NASHVILLE (Christian Examiner) — Tennessee Gov. Bill Haslam has an opportunity to make history if he signs a new bill that would make the Bible the state's official book. Tennessee would be the first state in the country to do so.
On Monday the state senate passed the bill by a 19-8 vote, dividing both the Democrat and Republican caucuses.
Republican State Sen. Steve Southerland, R-Morristown, an ordained minister, sponsored the bill. He wants to see the bill passed because of the Bible's "great historical and cultural significance in the state of Tennessee as a record of the history of Tennessee families that predates some modern vital statistical records," according to the Chattanooga Times Free Press.
Sen. Kerry Roberts, R-Springfield, pulled from history to make a case for the official recognition of the Bible by the state.
"The very founding of our nation — the very form of government that we have today — was put forth by men of faith, based on their faith, based on what they read in Holy Scripture."
"The very founding of our nation — the very form of government that we have today — was put forth by men of faith, based on their faith, based on what they read in Holy Scripture," Roberts said.
Opponents of the bill have complained that the bill would be unconstitutional and could trivialize the Bible.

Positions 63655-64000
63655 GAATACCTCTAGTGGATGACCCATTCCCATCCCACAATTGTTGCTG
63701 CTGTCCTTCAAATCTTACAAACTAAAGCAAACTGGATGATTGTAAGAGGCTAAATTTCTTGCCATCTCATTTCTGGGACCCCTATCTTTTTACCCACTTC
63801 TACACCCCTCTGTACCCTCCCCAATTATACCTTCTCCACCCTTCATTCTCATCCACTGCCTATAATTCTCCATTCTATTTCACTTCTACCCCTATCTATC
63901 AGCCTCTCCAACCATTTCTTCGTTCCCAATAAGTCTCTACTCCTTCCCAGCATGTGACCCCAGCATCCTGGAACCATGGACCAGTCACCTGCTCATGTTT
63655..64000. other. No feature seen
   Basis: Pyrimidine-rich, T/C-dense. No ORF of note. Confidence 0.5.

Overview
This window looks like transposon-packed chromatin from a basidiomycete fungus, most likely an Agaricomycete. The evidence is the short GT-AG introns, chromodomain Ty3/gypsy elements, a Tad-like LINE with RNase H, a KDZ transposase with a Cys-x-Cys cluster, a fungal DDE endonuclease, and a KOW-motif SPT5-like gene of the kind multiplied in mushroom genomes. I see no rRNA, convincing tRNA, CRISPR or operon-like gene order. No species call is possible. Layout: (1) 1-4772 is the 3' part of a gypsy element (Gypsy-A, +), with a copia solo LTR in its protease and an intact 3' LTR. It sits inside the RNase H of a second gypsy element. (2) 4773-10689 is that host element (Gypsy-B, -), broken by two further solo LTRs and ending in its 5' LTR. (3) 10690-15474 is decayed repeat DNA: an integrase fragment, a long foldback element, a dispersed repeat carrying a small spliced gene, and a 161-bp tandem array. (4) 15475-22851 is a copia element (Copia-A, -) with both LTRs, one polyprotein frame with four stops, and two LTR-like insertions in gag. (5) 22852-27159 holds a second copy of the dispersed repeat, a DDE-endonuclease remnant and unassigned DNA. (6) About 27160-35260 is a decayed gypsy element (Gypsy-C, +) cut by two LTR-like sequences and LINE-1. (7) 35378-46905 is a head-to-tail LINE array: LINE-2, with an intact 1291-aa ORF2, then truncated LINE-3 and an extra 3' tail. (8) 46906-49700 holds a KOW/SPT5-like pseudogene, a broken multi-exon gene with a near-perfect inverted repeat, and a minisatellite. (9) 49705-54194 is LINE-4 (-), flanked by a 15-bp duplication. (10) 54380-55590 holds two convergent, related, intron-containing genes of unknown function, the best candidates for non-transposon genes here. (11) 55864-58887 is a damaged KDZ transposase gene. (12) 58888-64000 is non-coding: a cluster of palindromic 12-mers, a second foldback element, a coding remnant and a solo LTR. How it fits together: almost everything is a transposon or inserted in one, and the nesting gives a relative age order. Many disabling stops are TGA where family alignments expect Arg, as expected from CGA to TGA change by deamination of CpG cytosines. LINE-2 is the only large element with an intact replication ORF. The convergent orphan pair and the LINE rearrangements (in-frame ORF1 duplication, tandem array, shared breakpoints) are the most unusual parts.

"The Bible is a book of history, but it is not a history book to be placed on the shelf," said State Sen. Ferrell Haile, R-Gallatin. The Republican noted that the Bible was to be recognized by individuals not by states. He said government's involvement in recognizing it demeans the Bible.
Haslam, a Republican, has raised similar concerns. It's unknown whether he will sign the bill.
Other items officially recognized by the state of Tennessee, according to The Washington Post and The Times Free Press, include the state's official amphibian (a Tennessee Cave Salamander), rifle (a Barrett .50 caliber) and song (a murder ballad).
The American Civil Liberties Union of Tennessee and the state's attorney general both oppose the measure — mostly on the grounds that the bill violates the First Amendment.
"Lawmakers' thinly veiled effort to promote one religion over other religions clearly violates both the United States and Tennessee Constitutions, as our state attorney general has already pointed out," said Tennessee ACLU Executive Director Hedy Weinberg told The Tennessean.
After the bill passed the state house last year (by a 55-38 vote), the vote appeared dead in a senate committee. The states of Louisiana and Mississippi tried to pass similar measures last year but failed.
The sponsor of the bill in the house tried to change the bill to make Andrew Jackson's Bible the official state book in an effort to alleviate some of the constitutional concerns.